Jantos v. Prudential Life Insurance Company of America

Filing 44

ORDER granting in part and denying in part defendant Prudential Life Insurance Co's 38 Motion to Dismiss by Judge Richard A Jones.(RS)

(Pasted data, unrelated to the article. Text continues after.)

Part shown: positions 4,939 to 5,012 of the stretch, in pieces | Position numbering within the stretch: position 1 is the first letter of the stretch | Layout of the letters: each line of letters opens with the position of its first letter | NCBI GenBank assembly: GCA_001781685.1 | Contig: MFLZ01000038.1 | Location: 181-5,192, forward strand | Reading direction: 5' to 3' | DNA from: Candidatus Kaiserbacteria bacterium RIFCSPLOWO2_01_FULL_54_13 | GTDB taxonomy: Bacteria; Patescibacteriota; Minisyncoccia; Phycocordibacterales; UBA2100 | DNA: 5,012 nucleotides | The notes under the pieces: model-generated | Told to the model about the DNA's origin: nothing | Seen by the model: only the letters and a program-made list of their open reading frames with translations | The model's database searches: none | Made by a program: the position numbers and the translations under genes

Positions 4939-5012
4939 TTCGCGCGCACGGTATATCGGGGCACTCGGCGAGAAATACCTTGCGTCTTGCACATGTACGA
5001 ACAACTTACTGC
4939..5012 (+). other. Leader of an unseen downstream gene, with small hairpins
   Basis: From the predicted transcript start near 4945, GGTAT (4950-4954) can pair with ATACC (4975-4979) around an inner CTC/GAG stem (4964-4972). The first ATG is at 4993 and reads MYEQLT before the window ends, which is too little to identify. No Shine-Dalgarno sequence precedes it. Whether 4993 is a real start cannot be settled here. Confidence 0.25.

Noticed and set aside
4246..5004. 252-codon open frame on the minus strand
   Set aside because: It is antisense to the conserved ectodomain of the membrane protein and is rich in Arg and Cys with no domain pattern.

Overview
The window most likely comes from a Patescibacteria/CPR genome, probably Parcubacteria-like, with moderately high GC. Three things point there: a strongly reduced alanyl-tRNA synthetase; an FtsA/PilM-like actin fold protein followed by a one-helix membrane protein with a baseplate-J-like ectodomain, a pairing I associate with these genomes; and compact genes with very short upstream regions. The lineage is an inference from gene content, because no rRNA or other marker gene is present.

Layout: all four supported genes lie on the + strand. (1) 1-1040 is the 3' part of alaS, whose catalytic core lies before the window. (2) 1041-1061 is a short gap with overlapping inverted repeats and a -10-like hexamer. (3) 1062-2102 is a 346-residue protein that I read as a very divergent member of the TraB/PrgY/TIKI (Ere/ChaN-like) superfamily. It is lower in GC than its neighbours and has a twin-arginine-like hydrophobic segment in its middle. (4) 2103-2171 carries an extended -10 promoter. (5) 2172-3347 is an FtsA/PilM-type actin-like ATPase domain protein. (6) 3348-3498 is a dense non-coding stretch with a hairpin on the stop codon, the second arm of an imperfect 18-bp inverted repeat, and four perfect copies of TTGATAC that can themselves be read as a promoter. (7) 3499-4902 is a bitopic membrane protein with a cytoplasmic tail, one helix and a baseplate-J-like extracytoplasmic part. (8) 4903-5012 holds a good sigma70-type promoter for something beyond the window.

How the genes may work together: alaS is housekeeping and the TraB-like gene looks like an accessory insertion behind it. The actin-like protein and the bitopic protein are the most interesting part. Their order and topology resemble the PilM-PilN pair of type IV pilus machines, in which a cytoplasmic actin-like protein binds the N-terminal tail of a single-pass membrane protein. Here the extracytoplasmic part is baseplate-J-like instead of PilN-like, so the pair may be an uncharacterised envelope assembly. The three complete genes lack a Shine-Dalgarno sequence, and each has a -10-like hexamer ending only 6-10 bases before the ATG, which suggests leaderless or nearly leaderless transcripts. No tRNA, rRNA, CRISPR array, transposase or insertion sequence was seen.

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1 2 THE HONORABLE RICHARD A. JONES 3 4 5 6 7 8 9 10 11 12 13 UNITED STATES DISTRICT COURT WESTERN DISTRICT OF WASHINGTON AT SEATTLE 14 15 LAURA D. JANTOS, 16 17 18 19 Plaintiff, Case No. 2:15-cv-01530-RAJ v. ORDER THE PRUDENTIAL LIFE INSURANCE COMPANY OF AMERICA, Defendant. 20 21 22 This matter comes before the Court on Defendant The Prudential Life Insurance 23 Company of America’s Motion to Dismiss. Dkt. # 38. Plaintiff Laura Jantos opposes 24 the motion. Dkt. # 40. For the reasons that follow, the Court GRANTS in part and 25 DENIES in part Defendant’s motion. 26 27 I. ORDER-1 BACKGROUND 1 2 Plaintiff is a beneficiary to a Long Term Disability (LTD) Plan that Defendant administers. Dkt. # 33 (Amended Complaint) at ¶¶ 2, 3. After suffering a traumatic 3 brain injury, Plaintiff submitted a claim for benefits under the LTD Plan. Id. at ¶ 5. 4 5 Defendant approved her claim and paid her benefits pursuant to the Plan. Id. Plaintiff 6 never contested the amount of her monthly benefit. 7 At some point, Defendant terminated Plaintiff’s benefits. Id. at ¶ 12. Plaintiff 8 appealed the decision, and Defendant ultimately agreed to reinstate her benefits. Id. 9 10 Plaintiff now claims that Defendant has been underpaying her benefits and brings this 11 lawsuit under the Employee Retirement Income Security Act of 1974 (ERISA). 12 II. LEGAL STANDARD 13 Fed. R. Civ. P. 12(b)(6) permits a court to dismiss a complaint for failure to state 14 15 a claim. The rule requires the court to assume the truth of the complaint’s factual 16 allegations and credit all reasonable inferences arising from those allegations. Sanders 17 v. Brown, 504 F.3d 903, 910 (9th Cir. 2007). A court “need not accept as true 18 conclusory allegations that are contradicted by documents referred to in the complaint.” 19 20 Manzarek v. St. Paul Fire & Marine Ins. Co., 519 F.3d 1025, 1031 (9th Cir. 2008). The 21 plaintiff must point to factual allegations that “state a claim to relief that is plausible on 22 its face.” Bell Atl. Corp. v. Twombly, 550 U.S. 544, 568 (2007). If the plaintiff 23 succeeds, the complaint avoids dismissal if there is “any set of facts consistent with the 24 25 26 allegations in the complaint” that would entitle the plaintiff to relief. Id. at 563; Ashcroft v. Iqbal, 556 U.S. 662, 679 (2009). 27 ORDER-2 1 2 A court typically cannot consider evidence beyond the four corners of the complaint, although it may rely on a document to which the complaint refers if the 3 document is central to the party’s claims and its authenticity is not in question. Marder 4 5 v. Lopez, 450 F.3d 445, 448 (9th Cir. 2006). A court may also consider evidence 6 subject to judicial notice. U.S. v. Ritchie, 342 F.3d 903, 908 (9th Cir. 2003). 7 III. DISCUSSION 8 A. Exhaustion of Remedies 9 10 Plaintiff’s first claim arises under 29 U.S.C. § 1132(a)(1)(B). Dkt. # 33 11 (Amended Complaint) at ¶ 16. She alleges that Defendant underpaid her LTD benefits, 12 and she seeks to enforce her rights under the Plan as well as clarify her right to future 13 benefits under the terms of the Plan. Id. To bring such a claim, Plaintiff “must avail . . . 14 15 herself of a plan’s own internal review procedures before bringing suit in federal court.” 16 Vaught v. Scottsdale Healthcare Corp. Health Plan, 546 F.3d 620, 626 (9th Cir. 2008); 17 Diaz v. United Agr. Employee Welfare Ben. Plan and Trust, 50 F.3d 1478, 1483 (9th 18 Cir. 1995); Amato v. Bernard, 618 F.2d 559, 568 (9th Cir. 1980). Though this 19 20 exhaustion requirement is a court-created doctrine, it is long settled that Congress 21 intended for plaintiffs to exhaust their remedies prior to bringing suit in a federal forum. 22 Diaz, 50 F.3d at 1483. Doing so reduces frivolous litigation, promotes consistent 23 treatment of claims, minimizes costs of claim settlement, and allows for “proper 24 25 reliance on administrative expertise.” Id. 26 27 ORDER-3 1 2 Plaintiff’s Plan provided that it would pay sixty-percent of Plaintiff’s monthly earnings up to $15,000. Dkt. # 39 at p. 18. Accordingly, when the Plan approved 3 Plaintiff’s LTD benefits, it multiplied her monthly earnings by sixty-percent to calculate 4 5 her scheduled benefit of $9,500. Id. at p. 54. In addition to approving her benefits, 6 Defendant directed Plaintiff to contact a claims handler or other representative should 7 she have any questions regarding her scheduled benefits. Id. at pp. 54-55. Moreover, 8 the Plan provided information on how to file a claim, and authorized Plaintiff to “start 9 10 legal action regarding [her] claim 60 days after proof of claim has been given and up to 11 3 years from the time proof of claim is required, unless otherwise provided under 12 federal law.” Id. at pp. 36-38. 13 Plaintiff claims an exception to her exhaustion requirement. See, generally, Dkt. 14 15 # 40. Plaintiff explains that if Defendant’s approval letter is not an “adverse benefit 16 determination,” and it is not, then she may sidestep any exhaustion requirement and 17 bring a lawsuit within the time frame noted in the Plan. Id. at pp. 24-25. The Court 18 disagrees. Plaintiff must attempt to utilize Defendant’s internal resources before 19 20 venturing into a federal forum. Diaz, 50 F.3d at 1484 (“If the denial letters left Diazes 21 in the dark . . ., a toll-free telephone call could have shed light on the matter. Diazes fail 22 to explain why that phone call was not made, nor have they suggested that the call 23 would have been unproductive.”). Had Plaintiff called her claims handler or any other 24 25 26 representative—information that Defendant provided in its benefits approval letter—to seek clarification regarding her scheduled benefits, she may have had the opportunity 27 ORDER-4 1 2 for an internal review. In fact, Defendant proved that it could resolve Plaintiff’s issues both internally and in her favor based on Plaintiff’s appeal in 2016. Dkt. # 33 3 (Amended Complaint) at ¶ 12. Internal resolution and judicial economy are not mere 4 5 details in ERISA’s construction, and the Court takes Plaintiff’s exhaustion requirement 6 seriously. Accordingly, the Court GRANTS Defendant’s motion to dismiss Plaintiff’s 7 first claim under 29 U.S.C. § 1132(a)(1)(B) without prejudice. 8 B. Plaintiff’s Second Claim under 29 U.S.C. § 1132(a)(3) 9 10 Plaintiff alleges that Defendant violated its obligations as a fiduciary “by failing 11 to act in accordance with the documents and instruments governing the LTD Plan” 12 when calculating Plaintiff’s monthly benefit. Dkt. # 33 (Amended Complaint) at ¶ 20. 13 However, Plaintiff does not allege any plausible facts to show that Defendant 14 15 16 17 miscalculated her benefit. The Plan clearly states that it will pay sixty-percent of Plaintiff’s monthly earnings, not to exceed $15,000. Dkt. # 39 at p. 7. Defendant found that Plaintiff 18 earned $15,833.33 per month. Dkt. # 39 at p. 54. Defendant agreed to pay Plaintiff 19 20 sixty-percent of this amount, which equals approximately $9,500. Id. Plaintiff 21 therefore fails to allege facts indicating Defendant breached its duties under the Plan. 22 Because Plaintiff’s second claim turns on whether Defendant miscalculated Plaintiff’s 23 monthly benefit—and it is not clear from the Amended Complaint that this occurred— 24 25 the Court GRANTS Defendant’s motion to dismiss this claim without prejudice. 26 27 ORDER-5 1 2 IV. CONCLUSION For all the foregoing reasons, the Court GRANTS in part and DENIES in part 3 Defendant’s Motion to Dismiss. Dkt. # 38. The Court dismisses Plaintiff’s Amended 4 5 6 Complaint without prejudice. Dated this 20th day of April, 2017. 7 8 10 A 11 The Honorable Richard A. Jones United States District Judge 9 12 13 14 15 16 17 18 19 20 21 22 23 24 25 26 27 ORDER-6